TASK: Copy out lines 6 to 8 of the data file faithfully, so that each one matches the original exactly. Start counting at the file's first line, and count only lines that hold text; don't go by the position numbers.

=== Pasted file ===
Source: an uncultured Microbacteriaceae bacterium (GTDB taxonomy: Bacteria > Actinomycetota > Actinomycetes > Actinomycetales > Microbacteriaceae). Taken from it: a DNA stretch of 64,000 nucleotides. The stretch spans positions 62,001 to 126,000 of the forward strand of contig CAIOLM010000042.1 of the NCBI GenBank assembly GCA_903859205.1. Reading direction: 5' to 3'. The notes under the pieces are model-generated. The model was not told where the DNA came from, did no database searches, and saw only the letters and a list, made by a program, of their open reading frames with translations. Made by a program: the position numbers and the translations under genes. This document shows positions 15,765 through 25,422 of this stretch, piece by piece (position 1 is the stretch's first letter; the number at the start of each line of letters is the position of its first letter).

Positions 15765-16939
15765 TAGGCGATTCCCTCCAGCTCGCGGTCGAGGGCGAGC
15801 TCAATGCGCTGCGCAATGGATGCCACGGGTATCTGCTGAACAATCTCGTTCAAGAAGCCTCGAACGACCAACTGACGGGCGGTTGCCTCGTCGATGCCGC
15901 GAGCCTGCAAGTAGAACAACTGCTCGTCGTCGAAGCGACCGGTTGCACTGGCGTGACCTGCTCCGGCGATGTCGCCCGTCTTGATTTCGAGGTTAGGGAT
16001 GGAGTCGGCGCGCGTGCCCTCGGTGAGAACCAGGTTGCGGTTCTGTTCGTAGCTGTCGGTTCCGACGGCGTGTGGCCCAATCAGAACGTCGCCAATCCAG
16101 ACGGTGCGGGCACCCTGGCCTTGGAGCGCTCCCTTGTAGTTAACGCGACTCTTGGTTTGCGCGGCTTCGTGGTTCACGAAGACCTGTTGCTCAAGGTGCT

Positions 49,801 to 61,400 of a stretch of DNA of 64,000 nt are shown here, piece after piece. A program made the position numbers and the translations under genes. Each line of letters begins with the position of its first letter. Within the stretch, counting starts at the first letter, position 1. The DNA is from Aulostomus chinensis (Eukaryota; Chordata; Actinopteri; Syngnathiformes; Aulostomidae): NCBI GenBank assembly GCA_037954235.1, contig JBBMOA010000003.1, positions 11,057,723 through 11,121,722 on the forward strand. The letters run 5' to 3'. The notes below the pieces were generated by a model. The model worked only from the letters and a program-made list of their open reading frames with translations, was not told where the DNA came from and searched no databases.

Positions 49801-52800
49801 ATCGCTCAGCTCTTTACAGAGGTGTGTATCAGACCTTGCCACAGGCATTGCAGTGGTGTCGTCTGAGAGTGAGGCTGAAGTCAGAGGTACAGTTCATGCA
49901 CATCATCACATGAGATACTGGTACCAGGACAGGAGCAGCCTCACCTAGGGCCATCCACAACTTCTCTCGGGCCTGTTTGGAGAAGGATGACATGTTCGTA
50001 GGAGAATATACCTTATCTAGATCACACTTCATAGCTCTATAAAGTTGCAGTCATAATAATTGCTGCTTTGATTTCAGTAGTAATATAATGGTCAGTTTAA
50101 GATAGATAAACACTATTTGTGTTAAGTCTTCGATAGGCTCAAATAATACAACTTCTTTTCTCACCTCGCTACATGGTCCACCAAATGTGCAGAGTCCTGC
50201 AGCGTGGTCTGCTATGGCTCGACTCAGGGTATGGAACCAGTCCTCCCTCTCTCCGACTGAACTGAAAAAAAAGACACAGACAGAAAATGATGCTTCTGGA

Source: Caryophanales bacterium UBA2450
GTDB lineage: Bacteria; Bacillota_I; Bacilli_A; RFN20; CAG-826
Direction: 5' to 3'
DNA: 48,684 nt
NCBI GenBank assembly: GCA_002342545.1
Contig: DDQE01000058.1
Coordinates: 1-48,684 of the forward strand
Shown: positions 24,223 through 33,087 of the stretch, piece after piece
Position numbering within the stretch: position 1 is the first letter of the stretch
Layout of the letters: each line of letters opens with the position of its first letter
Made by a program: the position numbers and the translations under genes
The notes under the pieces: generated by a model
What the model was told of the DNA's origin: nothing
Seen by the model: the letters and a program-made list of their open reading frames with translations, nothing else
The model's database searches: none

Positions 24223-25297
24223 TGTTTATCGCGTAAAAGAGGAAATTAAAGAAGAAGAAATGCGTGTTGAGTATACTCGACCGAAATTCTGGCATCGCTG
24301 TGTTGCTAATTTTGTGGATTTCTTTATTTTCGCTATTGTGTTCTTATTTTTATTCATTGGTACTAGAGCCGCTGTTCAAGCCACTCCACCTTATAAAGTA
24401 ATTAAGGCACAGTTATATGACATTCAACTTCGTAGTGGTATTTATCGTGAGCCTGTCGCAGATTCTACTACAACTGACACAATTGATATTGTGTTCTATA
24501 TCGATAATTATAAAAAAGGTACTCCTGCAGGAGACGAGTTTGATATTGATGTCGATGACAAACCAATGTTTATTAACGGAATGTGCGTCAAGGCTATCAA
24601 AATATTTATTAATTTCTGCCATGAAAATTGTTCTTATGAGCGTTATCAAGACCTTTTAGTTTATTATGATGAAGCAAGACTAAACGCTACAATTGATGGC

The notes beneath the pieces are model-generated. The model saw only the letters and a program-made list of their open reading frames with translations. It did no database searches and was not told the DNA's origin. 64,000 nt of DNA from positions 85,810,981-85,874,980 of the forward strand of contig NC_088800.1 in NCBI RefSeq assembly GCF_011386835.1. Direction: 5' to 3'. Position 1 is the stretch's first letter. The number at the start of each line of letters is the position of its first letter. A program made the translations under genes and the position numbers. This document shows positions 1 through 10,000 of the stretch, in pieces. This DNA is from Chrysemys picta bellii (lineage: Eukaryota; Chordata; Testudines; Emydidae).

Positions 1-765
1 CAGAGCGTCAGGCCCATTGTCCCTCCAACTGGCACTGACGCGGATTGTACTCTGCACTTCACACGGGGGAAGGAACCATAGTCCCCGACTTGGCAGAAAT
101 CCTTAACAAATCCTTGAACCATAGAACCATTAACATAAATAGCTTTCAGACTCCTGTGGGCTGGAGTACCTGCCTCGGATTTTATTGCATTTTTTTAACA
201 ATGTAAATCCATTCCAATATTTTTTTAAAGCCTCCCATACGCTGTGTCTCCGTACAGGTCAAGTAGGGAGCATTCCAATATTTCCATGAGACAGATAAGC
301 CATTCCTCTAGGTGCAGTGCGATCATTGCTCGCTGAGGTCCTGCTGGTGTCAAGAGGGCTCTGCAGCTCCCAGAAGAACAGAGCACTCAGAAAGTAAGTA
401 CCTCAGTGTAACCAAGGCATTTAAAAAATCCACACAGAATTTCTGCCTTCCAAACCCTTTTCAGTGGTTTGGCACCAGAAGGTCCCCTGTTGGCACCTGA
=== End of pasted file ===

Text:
16001 GGAGTCGGCGCGCGTGCCCTCGGTGAGAACCAGGTTGCGGTTCTGTTCGTAGCTGTCGGTTCCGACGGCGTGTGGCCCAATCAGAACGTCGCCAATCCAG
16101 ACGGTGCGGGCACCCTGGCCTTGGAGCGCTCCCTTGTAGTTAACGCGACTCTTGGTTTGCGCGGCTTCGTGGTTCACGAAGACCTGTTGCTCAAGGTGCT

Positions 49,801 to 61,400 of a stretch of DNA of 64,000 nt are shown here, piece after piece. A program made the position numbers and the translations under genes. Each line of letters begins with the position of its first letter. Within the stretch, counting starts at the first letter, position 1. The DNA is from Aulostomus chinensis (Eukaryota; Chordata; Actinopteri; Syngnathiformes; Aulostomidae): NCBI GenBank assembly GCA_037954235.1, contig JBBMOA010000003.1, positions 11,057,723 through 11,121,722 on the forward strand. The letters run 5' to 3'. The notes below the pieces were generated by a model. The model worked only from the letters and a program-made list of their open reading frames with translations, was not told where the DNA came from and searched no databases.